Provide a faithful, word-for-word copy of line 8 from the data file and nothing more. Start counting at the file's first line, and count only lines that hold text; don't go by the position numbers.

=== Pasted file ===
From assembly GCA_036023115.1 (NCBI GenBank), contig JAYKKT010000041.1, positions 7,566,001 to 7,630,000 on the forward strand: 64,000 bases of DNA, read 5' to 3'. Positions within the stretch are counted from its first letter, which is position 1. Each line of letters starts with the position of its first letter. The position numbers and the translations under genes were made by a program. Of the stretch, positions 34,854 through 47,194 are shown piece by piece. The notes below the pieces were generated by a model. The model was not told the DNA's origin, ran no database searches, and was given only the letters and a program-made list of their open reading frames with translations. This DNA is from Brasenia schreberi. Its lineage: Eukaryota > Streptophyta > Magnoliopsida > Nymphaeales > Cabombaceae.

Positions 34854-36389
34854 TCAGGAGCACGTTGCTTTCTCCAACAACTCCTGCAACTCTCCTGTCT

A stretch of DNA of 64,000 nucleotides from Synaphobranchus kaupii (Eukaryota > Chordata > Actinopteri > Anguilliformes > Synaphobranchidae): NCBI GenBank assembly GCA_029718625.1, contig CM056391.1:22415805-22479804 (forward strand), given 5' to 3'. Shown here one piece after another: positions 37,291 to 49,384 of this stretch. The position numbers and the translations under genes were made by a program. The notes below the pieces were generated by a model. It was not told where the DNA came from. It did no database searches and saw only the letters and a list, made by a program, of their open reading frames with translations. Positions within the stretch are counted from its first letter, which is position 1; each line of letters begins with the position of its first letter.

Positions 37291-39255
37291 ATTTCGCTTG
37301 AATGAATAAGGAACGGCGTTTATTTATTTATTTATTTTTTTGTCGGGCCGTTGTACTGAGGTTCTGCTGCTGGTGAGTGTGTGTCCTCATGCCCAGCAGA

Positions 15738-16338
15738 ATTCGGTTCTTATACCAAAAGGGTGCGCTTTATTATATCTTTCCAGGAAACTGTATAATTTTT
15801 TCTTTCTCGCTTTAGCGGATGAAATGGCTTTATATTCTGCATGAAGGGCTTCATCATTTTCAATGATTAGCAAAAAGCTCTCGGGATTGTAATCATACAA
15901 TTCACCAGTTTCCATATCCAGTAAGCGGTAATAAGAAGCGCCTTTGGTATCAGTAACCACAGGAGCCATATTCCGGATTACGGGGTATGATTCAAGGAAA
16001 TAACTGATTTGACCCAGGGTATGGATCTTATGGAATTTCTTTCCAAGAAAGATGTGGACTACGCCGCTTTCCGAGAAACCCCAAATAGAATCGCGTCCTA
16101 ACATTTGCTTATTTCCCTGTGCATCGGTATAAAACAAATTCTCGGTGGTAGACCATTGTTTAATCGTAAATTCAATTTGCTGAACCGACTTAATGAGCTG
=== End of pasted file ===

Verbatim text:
Positions 15738-16338